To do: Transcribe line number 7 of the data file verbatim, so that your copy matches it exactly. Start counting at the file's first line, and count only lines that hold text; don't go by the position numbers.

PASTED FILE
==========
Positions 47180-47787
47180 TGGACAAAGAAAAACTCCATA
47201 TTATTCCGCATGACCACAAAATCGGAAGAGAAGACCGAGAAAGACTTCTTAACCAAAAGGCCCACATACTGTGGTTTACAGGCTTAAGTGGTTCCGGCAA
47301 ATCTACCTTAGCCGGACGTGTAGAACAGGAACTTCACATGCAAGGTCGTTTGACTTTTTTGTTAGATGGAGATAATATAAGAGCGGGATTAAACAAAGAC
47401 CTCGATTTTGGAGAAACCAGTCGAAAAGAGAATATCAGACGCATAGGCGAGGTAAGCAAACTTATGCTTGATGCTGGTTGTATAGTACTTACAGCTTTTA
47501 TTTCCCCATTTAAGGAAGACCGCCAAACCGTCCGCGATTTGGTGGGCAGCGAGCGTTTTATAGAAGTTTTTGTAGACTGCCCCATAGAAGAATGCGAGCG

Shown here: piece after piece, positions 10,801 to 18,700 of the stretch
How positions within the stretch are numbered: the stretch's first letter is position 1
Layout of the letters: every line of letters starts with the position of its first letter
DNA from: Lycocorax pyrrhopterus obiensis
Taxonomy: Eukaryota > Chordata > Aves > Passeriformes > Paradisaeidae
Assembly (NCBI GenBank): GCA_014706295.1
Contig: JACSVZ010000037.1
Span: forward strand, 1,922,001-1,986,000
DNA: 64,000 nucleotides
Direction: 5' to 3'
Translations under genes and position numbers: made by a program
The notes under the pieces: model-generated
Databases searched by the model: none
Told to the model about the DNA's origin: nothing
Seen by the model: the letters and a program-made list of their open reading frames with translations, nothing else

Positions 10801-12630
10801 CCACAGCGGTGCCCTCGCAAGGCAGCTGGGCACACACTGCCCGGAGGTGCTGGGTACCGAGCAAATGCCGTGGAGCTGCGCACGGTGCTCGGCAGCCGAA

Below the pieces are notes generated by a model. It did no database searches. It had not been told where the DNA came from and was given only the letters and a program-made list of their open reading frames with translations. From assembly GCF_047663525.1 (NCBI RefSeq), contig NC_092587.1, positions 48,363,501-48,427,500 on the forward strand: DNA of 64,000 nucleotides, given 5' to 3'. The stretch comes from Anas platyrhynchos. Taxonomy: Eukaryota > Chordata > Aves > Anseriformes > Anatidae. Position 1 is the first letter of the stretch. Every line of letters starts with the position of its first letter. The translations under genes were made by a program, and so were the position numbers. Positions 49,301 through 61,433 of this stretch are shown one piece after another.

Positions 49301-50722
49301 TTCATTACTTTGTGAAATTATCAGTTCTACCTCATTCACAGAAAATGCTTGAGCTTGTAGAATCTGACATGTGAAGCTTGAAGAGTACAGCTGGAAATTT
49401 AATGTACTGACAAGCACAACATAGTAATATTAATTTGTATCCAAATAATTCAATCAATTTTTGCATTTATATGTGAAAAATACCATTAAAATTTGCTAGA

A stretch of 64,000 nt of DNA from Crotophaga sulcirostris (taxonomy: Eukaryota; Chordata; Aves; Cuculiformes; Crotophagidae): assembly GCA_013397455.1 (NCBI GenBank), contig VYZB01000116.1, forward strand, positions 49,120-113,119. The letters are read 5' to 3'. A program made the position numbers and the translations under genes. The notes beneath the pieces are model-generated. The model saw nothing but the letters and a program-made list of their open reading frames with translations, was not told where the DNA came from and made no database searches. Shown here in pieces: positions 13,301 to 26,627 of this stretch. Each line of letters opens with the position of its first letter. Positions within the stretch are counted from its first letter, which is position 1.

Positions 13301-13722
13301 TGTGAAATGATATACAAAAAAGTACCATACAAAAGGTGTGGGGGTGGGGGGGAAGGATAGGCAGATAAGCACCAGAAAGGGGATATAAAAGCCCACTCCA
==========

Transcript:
Shown here: piece after piece, positions 10,801 to 18,700 of the stretch